The network for the heavy flavoured probes of deconfined QCD matter formed in heavy ion collisions at relativistic energies has the following objectives:

  • To improve and encourage interaction between theorists and experimentalist for the interpretation of the new LHC results on heavy flavoured observables and electroweak boson in heavy ion collisions.
  • To support young researchers working on this novel field of heavy flavour production in heavy ion collisions.
  • To ensure an effective scientific transition from LHC to FAIR future facility.
  • To support the soft diffractive community in nucleus-nucleus collisions.

Description of work and role of partners

At LHC both charmonia and bottomonia can be used, thus providing powerful probes for Quark Gluon Plasma studies. In fact, since the Υ (1S) state only dissolves significantly above the critical temperature, the spectroscopy of the Υ family at the LHC should reveal unique characteristics of the QGP. In addition to the centrality dependence of the Υ yield, the study of the Υ′/Υ ratio versus transverse momentum (Pt) is believed to be of crucial interest.
At the Large Hadron Collider, W and Z0 will provide the opportunity to observe them for the first time in heavy-ion collisions. They are considered as benchmarks, they have been suggested as ’standard-candles’ for luminosity measurements and as tools to ameliorate the detectors knowledge. A qualitative estimate of the formation and decay time of vector bosons with respect to the QGP formation and evolution will facilitate the comprehension of the physics processes involved. Weak bosons are formed early due to their large mass. Their decay time is by definition inversely proportional to their widths, that is 0.08 fm/c for the Z and 0.09 fm/c for the W. According to the most accepted picture of the QGP formation and evolution, at the LHC this state of matter would be formed after ∼ 1 fm/c of the initial hard interaction, would be quickly thermalized in approximately 0.1 fm/c, and might last ∼ 10 fm/c. In this representation, weak bosons are produced and decay before the QGP is formed.
This networking will support different manifestations to ensure an effective integration of the PhD students and young post-docs in the current physics analysis groups, in particular to assimilate the necessary background of the complex computing framework of the experiments.
A narrower interaction with the experimental physicists working on the new facilities in our field, like CMB experiment in the future FAIR facility, will allow for a successful “transmission” of new discoveries at LHC, for a smooth transition of part of the LHC heavy ion community to FAIR and for the brainstorming on new ideas of
physics analysis useful for both LHC and FAIR.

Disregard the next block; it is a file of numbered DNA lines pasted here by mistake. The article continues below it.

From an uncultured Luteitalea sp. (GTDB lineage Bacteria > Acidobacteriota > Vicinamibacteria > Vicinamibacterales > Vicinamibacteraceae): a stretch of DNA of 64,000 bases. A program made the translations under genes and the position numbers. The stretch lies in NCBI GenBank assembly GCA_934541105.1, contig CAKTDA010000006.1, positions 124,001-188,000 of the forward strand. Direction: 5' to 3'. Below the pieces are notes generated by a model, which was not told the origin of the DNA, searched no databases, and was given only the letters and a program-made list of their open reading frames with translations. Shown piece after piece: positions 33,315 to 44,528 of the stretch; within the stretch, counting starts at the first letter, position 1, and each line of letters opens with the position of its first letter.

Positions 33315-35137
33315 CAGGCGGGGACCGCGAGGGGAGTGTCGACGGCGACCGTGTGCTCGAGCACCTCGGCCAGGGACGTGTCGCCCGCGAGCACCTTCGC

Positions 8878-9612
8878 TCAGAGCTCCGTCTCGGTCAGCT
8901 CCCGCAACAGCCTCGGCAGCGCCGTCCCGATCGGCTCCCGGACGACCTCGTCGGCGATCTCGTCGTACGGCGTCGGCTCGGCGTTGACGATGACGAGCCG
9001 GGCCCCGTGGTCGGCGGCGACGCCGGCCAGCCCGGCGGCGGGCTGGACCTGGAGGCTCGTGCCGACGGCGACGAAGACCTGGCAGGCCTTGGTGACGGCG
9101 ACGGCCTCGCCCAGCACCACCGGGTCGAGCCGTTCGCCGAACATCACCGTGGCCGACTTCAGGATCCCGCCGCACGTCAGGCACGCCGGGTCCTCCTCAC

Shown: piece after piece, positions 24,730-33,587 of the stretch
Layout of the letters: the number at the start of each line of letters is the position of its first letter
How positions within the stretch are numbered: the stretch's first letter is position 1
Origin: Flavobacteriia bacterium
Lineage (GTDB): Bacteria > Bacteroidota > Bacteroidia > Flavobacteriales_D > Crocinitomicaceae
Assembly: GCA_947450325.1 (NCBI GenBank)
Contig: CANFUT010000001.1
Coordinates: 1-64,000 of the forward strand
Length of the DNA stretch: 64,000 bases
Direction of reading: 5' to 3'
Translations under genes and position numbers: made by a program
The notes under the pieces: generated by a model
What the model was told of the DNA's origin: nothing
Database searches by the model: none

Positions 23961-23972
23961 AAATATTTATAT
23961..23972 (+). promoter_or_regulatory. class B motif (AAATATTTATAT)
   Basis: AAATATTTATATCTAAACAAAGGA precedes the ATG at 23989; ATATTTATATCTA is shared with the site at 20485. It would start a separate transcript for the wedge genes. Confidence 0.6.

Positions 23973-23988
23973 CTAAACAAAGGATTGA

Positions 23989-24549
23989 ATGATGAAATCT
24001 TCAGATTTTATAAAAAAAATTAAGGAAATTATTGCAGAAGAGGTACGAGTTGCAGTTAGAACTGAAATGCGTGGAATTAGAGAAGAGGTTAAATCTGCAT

Finally, special attention will be paid to the community interested in the understanding of soft diffractive and electromagnetic processes in heavy ion collisions at LHC energies. This community, closed to the heavy ion community, has been financed by the IA HadronPhysics2 and our support via this network will be crucial for its survival. The understanding of diffractive production at LHC energies necessitates the understanding of electromagnetic processes. Diffractive production, for example, can proceed through Odderon-Pomeron or Photon-Pomeron fusion. The cross section of the photon contribution is predicted to be larger by a factor of ten as compared to the Odderon contribution; hence a careful analysis of the Photon-Pomeron amplitude is necessary. The diffractive events are characterized by rapidity gaps, which must be understood theoretically in order to correct for a rapidity gap survival probability.
The experimental heavy-ion groups, which are beneficiaries of the present work package, are outstanding experimental groups in the field of heavy-ion physics with the heavy flavour quark production. The Heidelberg group coordinates the theorists interested in the soft diffractive physics at LHC, in particular the diffractive production of hidden heavy flavour. Nantes, Clermont, Darmstadt and Padova groups coordinate the heavy flavour physics of the ALICE experiment, where about 25 European groups are involved. The Palaiseau group coordinates the heavy-ion programme of CMS experiments. These groups have been also working on phenomenological activities for the understanding of heavy flavour in heavy-ion collisions. A strong interaction between experimentalists and theorists is taking place via these experimental groups, in particular with the theorist groups in Bielefeld, Nantes, Santiago, Torino, Annecy and Saclay.


The HadronPhysics3 project is supported by the European Union
under the 7th Framework Capacities Programme in the area of Research Infrastructures (RI).